|Need more photos? See everything at Peacelight Mosaic.|
Friday, March 29, 2013
Welcome baby Jumbos! Today, emails go out to the brand new Class of 2017, and those emails come with two crucial implications for someone like me. First, it means new students will be swarming campus with their parents (as though they haven't been already!) - which means I'll get to listen in on all sorts of hilarious tour-guide stories, drop subtle hints that the 2017'ers should join Tufts Mock Trial, and take in my first impressions of the (potential) new classmates. But perhaps more importantly, 2017 decisions mean I'm getting old. This is my third year, 6th semester, and 231st blog post. So the environment seems ripe for a brief retrospective. Presenting: Tufts University, in 17 photographs.
Monday, February 25, 2013
Each year, over 600 teams compete in the American Mock Trial Association (AMTA)'s nation-wide tournament. The season opens with regional competitions in February, where teams strive to come out in the top 7 of 24, earning their way to the next round. Many schools are quickly eliminated. Some send two teams, or three, or even four into the fray, hoping that some combination of members can form a strong enough force to break into the top seven. Each year, Tufts sends four teams into battle, and for the past few years, the Jumbos have stolen a bid, or even two, from New England neighbors. But for the first time in the school's history, Tufts Mock Trial won an unprecedented four bids this month. Every team to compete qualified. Every member of the organization won.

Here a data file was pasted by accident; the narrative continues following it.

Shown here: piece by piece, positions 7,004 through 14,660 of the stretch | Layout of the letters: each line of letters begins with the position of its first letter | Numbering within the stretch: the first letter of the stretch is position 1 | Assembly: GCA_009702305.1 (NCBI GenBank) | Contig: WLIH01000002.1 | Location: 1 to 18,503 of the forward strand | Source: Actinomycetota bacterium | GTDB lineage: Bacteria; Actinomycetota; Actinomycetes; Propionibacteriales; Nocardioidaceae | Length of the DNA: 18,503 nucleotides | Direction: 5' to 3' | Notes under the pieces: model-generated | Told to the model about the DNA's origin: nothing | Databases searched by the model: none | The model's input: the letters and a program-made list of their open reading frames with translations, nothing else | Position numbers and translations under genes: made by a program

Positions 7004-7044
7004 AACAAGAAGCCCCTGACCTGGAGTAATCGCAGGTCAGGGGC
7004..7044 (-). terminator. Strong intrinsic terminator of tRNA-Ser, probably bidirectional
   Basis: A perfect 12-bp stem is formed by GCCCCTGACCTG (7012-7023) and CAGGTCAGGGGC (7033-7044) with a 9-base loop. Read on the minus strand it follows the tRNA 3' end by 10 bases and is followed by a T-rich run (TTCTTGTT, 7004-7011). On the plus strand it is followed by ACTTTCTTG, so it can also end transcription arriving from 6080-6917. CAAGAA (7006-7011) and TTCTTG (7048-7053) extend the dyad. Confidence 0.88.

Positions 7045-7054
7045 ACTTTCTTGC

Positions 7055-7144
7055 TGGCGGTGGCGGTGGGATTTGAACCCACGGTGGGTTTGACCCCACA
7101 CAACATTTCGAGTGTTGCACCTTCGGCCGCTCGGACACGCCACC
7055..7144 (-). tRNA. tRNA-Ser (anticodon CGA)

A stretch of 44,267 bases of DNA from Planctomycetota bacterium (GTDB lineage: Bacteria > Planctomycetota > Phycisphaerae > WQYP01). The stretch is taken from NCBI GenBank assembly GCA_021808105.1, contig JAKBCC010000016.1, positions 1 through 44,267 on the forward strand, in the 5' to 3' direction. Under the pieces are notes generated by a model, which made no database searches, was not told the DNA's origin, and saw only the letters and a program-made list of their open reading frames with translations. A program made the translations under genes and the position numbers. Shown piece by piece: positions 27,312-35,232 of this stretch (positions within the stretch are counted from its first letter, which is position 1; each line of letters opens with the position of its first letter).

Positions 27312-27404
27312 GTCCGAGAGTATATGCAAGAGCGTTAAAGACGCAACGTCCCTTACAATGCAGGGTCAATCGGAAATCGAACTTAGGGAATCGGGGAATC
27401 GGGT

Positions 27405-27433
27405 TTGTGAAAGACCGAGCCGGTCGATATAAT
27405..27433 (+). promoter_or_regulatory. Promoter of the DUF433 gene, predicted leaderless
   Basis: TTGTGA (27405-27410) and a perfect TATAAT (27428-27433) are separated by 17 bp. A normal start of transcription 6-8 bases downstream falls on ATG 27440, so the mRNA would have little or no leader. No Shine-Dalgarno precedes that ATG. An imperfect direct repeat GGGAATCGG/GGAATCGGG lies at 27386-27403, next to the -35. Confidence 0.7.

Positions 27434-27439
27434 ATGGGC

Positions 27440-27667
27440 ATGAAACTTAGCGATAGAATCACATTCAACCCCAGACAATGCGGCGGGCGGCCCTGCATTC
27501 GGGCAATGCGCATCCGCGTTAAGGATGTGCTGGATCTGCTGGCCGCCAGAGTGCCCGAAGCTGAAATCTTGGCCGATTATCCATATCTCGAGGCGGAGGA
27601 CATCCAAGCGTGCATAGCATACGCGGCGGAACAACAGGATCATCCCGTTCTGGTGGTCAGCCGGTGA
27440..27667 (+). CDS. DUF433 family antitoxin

|Tufts B and C' celebrate #4bids at the Boston awards ceremony|
Friday, February 8, 2013
"All arise!" The sound of pretrial chatter is replaced with sudden silence. The quiet is short-lived, as fourteen seats squeak across the tiled floor and the competitors scramble to their feet. The judges have arrived; court is in session. As the judges unbutton their coats and begin to examine their ballots, attorneys at defense and plaintiff counsel-tables begin to eye one another. If they hadn't done so already, they are sizing up the competition. Behind each team's three attorneys stands a witness, dressed in anything from formal court-wear to an elaborate costume, offering perhaps a hint of the character each will play on the stand. Two time-keepers sit in a box by the judges, clearing their stopwatches and double-checking their time cards. "You may be seated," begins the judge. "Does the plaintiff have any preliminary matters?"